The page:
### Optical conductivity by HΦ Last Update:2021/12/09

## Introduction

HΦ (HPhi) is a quantum lattice model solver based on the so-called exact diagonalization method, and can calculate ground-state wave functions and excitation spectra.

In addition, some models and excitation operators are prepared so that they can be calculated by simply preparing a simple text file (standard mode).

For an example of the standard mode calculation of the dynamic structure factor of a quantum spin system, see another review.

Here, as a more advanced example, the optical conductivity \(\sigma_\text{reg}(\omega)\) of a one-dimensional Fermion-Hubbard system \( \mathcal{H} = -t \sum_{i=1}^L \left[ c^\dagger_{i+1}c_i + \text{h.c.} \right] + U\sum_i n_i \) is calculated from the current-current correlation.

Although the one-dimensional chain and the Fermion Hubbard model are prepared in the standard mode, the excitation operator representing the current is not prepared in the standard mode, so the matrix elements need to be given by hand (expert mode).

The regular part of the optical conductivity can be calculated as \(\left( L\omega\right)^{-1}\left\langle \psi_0 | j^\dagger \left( \mathcal{H} – (\omega – E_0 – i \eta) \right)^{-1} j | \psi_0 \right\rangle \).

Where j is the current operator \(j = -i \sum_{r, s=\pm} \left( c^\dagger_{r+1, s}c_{r, s} – c^\dagger_{r, s}c_{r+1, s} \right) \) 。

## Calculate the ground state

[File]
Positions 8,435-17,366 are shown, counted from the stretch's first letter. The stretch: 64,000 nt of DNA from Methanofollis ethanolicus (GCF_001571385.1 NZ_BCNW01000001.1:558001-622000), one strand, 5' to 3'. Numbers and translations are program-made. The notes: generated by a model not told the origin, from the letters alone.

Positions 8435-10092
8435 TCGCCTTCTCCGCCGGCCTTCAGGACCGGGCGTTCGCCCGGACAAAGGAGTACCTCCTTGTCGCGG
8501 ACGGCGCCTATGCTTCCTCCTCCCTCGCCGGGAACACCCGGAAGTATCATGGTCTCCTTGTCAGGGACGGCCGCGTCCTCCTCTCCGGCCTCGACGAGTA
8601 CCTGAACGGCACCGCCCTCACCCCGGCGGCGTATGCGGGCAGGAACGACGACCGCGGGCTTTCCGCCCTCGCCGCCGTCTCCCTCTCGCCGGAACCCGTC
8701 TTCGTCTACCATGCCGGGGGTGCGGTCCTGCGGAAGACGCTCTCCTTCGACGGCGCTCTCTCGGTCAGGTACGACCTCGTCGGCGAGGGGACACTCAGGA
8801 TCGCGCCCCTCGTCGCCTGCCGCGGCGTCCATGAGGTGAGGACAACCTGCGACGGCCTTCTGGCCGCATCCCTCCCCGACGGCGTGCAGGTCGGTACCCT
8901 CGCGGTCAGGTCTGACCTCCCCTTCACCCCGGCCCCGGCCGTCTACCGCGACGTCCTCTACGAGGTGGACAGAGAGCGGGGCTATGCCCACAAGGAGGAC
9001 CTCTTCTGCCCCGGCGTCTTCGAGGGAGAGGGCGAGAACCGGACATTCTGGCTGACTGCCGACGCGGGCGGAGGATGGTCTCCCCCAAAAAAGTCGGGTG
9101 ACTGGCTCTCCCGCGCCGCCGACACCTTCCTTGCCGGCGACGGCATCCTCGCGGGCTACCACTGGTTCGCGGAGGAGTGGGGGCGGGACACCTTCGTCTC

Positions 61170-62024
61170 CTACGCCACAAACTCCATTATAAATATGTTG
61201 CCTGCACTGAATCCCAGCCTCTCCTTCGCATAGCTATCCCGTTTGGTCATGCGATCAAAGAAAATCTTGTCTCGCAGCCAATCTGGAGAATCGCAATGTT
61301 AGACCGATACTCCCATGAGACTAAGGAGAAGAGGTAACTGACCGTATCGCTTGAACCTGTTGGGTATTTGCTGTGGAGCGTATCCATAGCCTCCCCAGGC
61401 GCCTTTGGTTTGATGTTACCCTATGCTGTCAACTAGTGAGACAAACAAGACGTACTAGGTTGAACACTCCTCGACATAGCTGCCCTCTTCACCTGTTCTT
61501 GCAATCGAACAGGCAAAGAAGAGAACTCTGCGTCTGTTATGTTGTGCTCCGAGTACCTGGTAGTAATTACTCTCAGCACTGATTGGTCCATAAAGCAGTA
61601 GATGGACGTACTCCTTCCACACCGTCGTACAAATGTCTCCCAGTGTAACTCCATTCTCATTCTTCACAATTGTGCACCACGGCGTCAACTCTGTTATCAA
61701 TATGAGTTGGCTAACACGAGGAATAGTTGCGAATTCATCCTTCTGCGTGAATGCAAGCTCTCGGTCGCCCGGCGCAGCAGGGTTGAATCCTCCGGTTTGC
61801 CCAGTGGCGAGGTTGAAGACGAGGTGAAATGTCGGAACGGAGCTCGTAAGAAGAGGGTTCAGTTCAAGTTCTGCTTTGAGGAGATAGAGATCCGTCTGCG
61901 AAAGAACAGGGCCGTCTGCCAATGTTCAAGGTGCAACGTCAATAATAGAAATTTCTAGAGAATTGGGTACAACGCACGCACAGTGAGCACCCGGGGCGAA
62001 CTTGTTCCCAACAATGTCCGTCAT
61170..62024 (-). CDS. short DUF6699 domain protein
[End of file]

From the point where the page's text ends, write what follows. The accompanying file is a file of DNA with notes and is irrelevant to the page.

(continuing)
Prepare the following file `gs.in`

,

method = "CG" lattice = "chain lattice" model = "Fermion Hubbard" L = 8 t = 1.0 U = 4.0 nelec = 8 outputmode = "none" eigenvecio = "out"

and perform ground state calculations in HPhi standard mode.

$ HPhi -s gs.in

By setting `eigenvecio = "out"`

, the ground state wave function is written under the `output`

directory.

## Calculate the optical conductance

Prepare the following file `opt.in`

,

method = "CG" lattice = "chain lattice" model = "Fermion Hubbard" L = 8 t = 1.0 U = 4.0 nelec = 8 outputmode = "none" Lanczos_Max = 1000 LanczosEps = 10 calcspec = "normal" OmegaOrg = -4.6035262999891735 Omegamin = 0.0 Omegamax = 5.0 Omegaim = 0.1

Put the ground state energy in `Omegaorg`

(stored in `output/zvo_energy.dat`

). By adjusting `Lanczos_Max`

and `LanczosEps`

, the convergence criteria is relaxed and the calculation is accelerated. Convert this file to an expert mode input file as following,

$ HPhi -sdry opt.in

`pair.def`

, one of the converted files, is the file that defines the excitation operator. Rewrite this file to define the current operator j.

### Excitation

The Excitation operator is divided into the sum of the terms consisting of the product of the creation and annihilation operators and one term is defined per line of the excitation operator definition file.

For example, \(-i c^\dagger_{2,\uparrow} c_{1,\uparrow}\) is represented as

2 0 1 0 1 0.0 -1.0

If you want to change the length L, it is better to create an appropriate script in your favorite language for generating definition files.

L = 8 N = 4*L print("===") print("NPair {}".format(N)) print("===") print("===") print("===") for i in range(L): j = (i+1)%L for s in (0,1): print("{} {} {} {} 1 0.0 -1.0".format(j, s, i, s)) print("{} {} {} {} 1 0.0 1.0".format(i, s, j, s))

### Optical conductance

After rewriting the excitation operator file, calculate the dynamic Green’s function using HPhi’s expert mode.

$ HPhi -e namelist.def

After the calculation is completed, the dynamic Green function is saved in `output/zvo_DynamicalGreen.dat`

.

Optical conductance is visualized by using Gnuplot as following

gnuplot> pl 'output/zvo_DynamicalGreen.dat' u 1:(-$4/$1/8)